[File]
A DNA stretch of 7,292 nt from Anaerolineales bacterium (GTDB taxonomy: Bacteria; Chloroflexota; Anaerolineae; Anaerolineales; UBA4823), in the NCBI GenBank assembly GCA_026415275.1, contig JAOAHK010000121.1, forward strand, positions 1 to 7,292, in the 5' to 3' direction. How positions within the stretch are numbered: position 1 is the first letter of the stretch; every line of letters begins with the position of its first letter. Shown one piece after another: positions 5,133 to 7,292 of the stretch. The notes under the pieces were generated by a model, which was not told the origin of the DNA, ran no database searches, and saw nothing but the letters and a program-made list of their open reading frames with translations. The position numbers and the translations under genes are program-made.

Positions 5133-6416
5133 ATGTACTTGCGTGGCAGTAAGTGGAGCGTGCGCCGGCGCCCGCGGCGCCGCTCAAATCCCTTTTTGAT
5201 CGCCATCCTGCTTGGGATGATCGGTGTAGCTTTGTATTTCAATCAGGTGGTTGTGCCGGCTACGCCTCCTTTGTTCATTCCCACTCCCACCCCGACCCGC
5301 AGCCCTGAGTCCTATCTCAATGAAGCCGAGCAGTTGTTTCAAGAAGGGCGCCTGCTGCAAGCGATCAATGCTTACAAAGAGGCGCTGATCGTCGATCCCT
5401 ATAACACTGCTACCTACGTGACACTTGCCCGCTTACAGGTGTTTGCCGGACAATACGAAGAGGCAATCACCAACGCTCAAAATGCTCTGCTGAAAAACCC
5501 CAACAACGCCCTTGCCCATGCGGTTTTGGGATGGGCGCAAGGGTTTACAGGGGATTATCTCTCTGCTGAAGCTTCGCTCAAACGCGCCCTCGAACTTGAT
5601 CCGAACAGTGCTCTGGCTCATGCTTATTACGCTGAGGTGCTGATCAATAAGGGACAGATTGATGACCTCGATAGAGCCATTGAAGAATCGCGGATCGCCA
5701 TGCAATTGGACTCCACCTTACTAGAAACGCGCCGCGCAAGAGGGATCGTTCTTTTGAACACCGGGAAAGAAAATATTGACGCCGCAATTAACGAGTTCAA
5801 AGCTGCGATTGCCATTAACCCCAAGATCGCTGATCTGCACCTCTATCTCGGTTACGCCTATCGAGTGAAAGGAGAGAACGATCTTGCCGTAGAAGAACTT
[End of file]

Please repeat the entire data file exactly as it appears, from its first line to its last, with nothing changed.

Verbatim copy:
A DNA stretch of 7,292 nt from Anaerolineales bacterium (GTDB taxonomy: Bacteria; Chloroflexota; Anaerolineae; Anaerolineales; UBA4823), in the NCBI GenBank assembly GCA_026415275.1, contig JAOAHK010000121.1, forward strand, positions 1 to 7,292, in the 5' to 3' direction. How positions within the stretch are numbered: position 1 is the first letter of the stretch; every line of letters begins with the position of its first letter. Shown one piece after another: positions 5,133 to 7,292 of the stretch. The notes under the pieces were generated by a model, which was not told the origin of the DNA, ran no database searches, and saw nothing but the letters and a program-made list of their open reading frames with translations. The position numbers and the translations under genes are program-made.

Positions 5133-6416
5133 ATGTACTTGCGTGGCAGTAAGTGGAGCGTGCGCCGGCGCCCGCGGCGCCGCTCAAATCCCTTTTTGAT
5201 CGCCATCCTGCTTGGGATGATCGGTGTAGCTTTGTATTTCAATCAGGTGGTTGTGCCGGCTACGCCTCCTTTGTTCATTCCCACTCCCACCCCGACCCGC
5301 AGCCCTGAGTCCTATCTCAATGAAGCCGAGCAGTTGTTTCAAGAAGGGCGCCTGCTGCAAGCGATCAATGCTTACAAAGAGGCGCTGATCGTCGATCCCT
5401 ATAACACTGCTACCTACGTGACACTTGCCCGCTTACAGGTGTTTGCCGGACAATACGAAGAGGCAATCACCAACGCTCAAAATGCTCTGCTGAAAAACCC
5501 CAACAACGCCCTTGCCCATGCGGTTTTGGGATGGGCGCAAGGGTTTACAGGGGATTATCTCTCTGCTGAAGCTTCGCTCAAACGCGCCCTCGAACTTGAT
5601 CCGAACAGTGCTCTGGCTCATGCTTATTACGCTGAGGTGCTGATCAATAAGGGACAGATTGATGACCTCGATAGAGCCATTGAAGAATCGCGGATCGCCA
5701 TGCAATTGGACTCCACCTTACTAGAAACGCGCCGCGCAAGAGGGATCGTTCTTTTGAACACCGGGAAAGAAAATATTGACGCCGCAATTAACGAGTTCAA
5801 AGCTGCGATTGCCATTAACCCCAAGATCGCTGATCTGCACCTCTATCTCGGTTACGCCTATCGAGTGAAAGGAGAGAACGATCTTGCCGTAGAAGAACTT